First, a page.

The purpose of this lesson is for students to use what they have learned about the relationship between the factors of a polynomial and the zeros of a polynomial. Students first use their knowledge of the structure of polynomials in factored form (MP7) to identify an appropriate horizontal range for the graphing windows for polynomials given an equation, and then write a possible equation for a polynomial with specific horizontal intercepts, turning around the work they have done previously. Students also revisit the kind of vertical scaling they encountered in the previous lesson to find an appropriate vertical range for a graphing window. The work students do in this lesson helps them learn how to apply the connections they have been making between graphs and equations.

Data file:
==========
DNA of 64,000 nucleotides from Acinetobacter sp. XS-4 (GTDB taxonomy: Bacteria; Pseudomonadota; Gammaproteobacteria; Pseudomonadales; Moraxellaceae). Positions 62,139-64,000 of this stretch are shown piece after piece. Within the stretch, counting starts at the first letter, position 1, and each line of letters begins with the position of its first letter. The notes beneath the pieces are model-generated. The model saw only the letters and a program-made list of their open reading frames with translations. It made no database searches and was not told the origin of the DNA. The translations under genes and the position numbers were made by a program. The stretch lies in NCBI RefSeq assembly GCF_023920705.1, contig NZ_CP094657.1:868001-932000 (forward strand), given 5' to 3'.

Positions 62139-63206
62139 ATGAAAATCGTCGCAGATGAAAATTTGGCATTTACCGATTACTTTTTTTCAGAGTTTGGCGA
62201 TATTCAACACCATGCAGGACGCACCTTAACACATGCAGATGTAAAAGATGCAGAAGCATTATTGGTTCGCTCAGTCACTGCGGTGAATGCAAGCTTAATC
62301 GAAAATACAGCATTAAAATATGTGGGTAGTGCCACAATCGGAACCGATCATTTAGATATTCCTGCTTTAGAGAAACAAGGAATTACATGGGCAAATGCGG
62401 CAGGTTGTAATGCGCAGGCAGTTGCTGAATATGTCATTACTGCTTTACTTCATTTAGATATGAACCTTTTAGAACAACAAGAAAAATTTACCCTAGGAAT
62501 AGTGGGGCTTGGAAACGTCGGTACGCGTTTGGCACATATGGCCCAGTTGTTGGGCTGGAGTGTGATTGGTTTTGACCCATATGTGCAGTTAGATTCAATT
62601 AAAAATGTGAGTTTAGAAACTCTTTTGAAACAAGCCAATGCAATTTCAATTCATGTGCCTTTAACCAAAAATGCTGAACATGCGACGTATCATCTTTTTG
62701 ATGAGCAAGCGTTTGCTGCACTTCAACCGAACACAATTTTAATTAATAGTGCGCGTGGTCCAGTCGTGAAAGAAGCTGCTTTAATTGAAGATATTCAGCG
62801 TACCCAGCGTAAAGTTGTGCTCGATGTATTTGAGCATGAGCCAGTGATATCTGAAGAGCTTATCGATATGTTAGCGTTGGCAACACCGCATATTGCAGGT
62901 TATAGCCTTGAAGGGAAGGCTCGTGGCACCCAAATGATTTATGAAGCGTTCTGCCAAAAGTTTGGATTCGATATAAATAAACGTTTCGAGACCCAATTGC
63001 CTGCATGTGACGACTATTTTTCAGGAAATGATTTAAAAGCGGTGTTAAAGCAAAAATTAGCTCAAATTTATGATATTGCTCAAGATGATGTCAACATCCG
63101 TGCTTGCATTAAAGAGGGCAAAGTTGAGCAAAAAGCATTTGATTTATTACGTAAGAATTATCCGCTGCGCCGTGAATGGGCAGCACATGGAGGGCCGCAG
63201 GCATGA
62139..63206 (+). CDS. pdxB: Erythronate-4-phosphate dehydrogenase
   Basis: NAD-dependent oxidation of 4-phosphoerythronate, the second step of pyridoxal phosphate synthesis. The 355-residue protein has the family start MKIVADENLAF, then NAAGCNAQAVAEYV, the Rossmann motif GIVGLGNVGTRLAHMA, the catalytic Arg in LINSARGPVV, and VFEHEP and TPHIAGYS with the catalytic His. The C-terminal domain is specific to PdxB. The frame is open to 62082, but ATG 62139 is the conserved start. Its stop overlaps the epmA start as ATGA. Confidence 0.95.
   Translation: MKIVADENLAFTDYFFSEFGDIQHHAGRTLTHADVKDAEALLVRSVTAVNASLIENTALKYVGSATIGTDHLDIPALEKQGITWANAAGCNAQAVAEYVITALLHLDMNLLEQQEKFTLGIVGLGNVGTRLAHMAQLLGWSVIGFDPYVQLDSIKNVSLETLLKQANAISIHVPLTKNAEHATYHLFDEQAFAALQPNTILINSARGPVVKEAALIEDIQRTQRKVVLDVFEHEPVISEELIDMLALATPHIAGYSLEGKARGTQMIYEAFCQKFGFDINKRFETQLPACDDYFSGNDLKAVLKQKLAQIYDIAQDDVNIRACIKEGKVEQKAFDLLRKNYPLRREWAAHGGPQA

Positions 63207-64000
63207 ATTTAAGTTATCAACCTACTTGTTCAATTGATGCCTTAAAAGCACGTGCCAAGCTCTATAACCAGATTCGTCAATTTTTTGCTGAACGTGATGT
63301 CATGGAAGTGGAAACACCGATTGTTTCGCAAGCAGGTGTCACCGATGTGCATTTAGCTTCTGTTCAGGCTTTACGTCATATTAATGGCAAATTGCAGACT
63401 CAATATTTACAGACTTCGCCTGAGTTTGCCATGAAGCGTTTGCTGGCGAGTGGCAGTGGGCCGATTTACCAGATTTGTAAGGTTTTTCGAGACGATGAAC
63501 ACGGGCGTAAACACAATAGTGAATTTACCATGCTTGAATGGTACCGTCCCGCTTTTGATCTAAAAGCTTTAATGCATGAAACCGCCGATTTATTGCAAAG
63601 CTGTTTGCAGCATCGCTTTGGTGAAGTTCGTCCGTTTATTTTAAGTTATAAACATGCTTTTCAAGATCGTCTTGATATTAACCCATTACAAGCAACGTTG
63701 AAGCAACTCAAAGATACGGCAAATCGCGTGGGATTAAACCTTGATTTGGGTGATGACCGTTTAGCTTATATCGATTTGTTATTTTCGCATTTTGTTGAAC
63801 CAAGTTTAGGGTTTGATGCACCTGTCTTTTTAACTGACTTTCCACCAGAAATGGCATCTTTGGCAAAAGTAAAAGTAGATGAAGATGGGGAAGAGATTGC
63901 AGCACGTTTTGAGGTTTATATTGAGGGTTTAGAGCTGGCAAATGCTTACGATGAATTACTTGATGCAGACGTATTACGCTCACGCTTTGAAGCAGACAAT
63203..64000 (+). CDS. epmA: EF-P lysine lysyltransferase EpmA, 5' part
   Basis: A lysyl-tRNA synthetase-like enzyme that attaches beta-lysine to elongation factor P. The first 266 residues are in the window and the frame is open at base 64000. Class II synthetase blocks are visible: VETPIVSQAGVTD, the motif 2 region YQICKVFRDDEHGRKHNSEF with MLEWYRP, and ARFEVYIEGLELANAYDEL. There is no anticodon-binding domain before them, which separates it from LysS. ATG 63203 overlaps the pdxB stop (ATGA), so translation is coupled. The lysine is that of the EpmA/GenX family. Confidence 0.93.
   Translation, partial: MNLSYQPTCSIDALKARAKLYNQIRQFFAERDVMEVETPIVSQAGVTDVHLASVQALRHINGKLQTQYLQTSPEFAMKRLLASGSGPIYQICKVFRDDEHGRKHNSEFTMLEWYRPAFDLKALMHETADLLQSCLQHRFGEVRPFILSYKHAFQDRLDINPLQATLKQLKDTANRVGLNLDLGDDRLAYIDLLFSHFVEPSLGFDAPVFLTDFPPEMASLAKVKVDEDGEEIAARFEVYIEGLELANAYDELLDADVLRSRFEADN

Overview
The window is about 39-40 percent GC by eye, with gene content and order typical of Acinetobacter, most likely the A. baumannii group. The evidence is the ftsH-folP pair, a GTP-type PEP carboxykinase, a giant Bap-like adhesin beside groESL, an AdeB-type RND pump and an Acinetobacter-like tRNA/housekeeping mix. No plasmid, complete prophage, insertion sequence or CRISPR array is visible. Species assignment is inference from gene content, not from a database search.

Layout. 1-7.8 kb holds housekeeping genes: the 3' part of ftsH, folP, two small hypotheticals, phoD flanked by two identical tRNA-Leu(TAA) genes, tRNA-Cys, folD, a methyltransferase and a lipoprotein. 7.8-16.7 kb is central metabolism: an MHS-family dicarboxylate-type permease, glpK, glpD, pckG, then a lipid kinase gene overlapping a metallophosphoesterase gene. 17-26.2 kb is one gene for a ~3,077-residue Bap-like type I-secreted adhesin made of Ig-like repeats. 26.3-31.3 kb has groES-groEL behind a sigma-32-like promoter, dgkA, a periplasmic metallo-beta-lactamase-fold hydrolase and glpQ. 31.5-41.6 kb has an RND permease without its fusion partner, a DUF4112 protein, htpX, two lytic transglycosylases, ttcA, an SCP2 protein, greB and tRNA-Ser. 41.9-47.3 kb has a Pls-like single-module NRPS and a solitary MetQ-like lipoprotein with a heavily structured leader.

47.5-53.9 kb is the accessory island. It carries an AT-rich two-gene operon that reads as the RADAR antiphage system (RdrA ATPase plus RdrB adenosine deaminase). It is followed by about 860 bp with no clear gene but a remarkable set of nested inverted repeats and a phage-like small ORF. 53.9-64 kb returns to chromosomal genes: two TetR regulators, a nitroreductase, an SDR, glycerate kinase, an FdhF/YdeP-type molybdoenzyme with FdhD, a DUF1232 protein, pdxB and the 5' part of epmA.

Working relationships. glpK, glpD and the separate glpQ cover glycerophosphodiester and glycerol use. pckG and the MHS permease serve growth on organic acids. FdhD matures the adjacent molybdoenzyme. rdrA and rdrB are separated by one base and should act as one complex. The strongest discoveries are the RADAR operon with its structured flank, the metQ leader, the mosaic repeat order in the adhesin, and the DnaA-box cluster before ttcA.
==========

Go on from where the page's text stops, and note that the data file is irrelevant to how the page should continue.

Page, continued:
An important takeaway of this lesson is that a polynomial with a factor of \(x-a\) has a zero when \(x=a\). Students will continue to use this idea throughout future lessons as they build up to the Remainder Theorem, which allows us to prove that a polynomial with a zero at \(x=a\) must have \(x-a\) as a linear factor.
- Explain how to find an appropriate graphing window for a function in factored form.
- Generate a possible expression for a polynomial function given the horizontal intercepts of the function.
- Let’s write some polynomials.
Acquire devices that can run Desmos (recommended) or other graphing technology. It is ideal if each student has their own device. (Desmos is available under Math Tools.)
- I can write an expression for a function that has specific horizontal intercepts.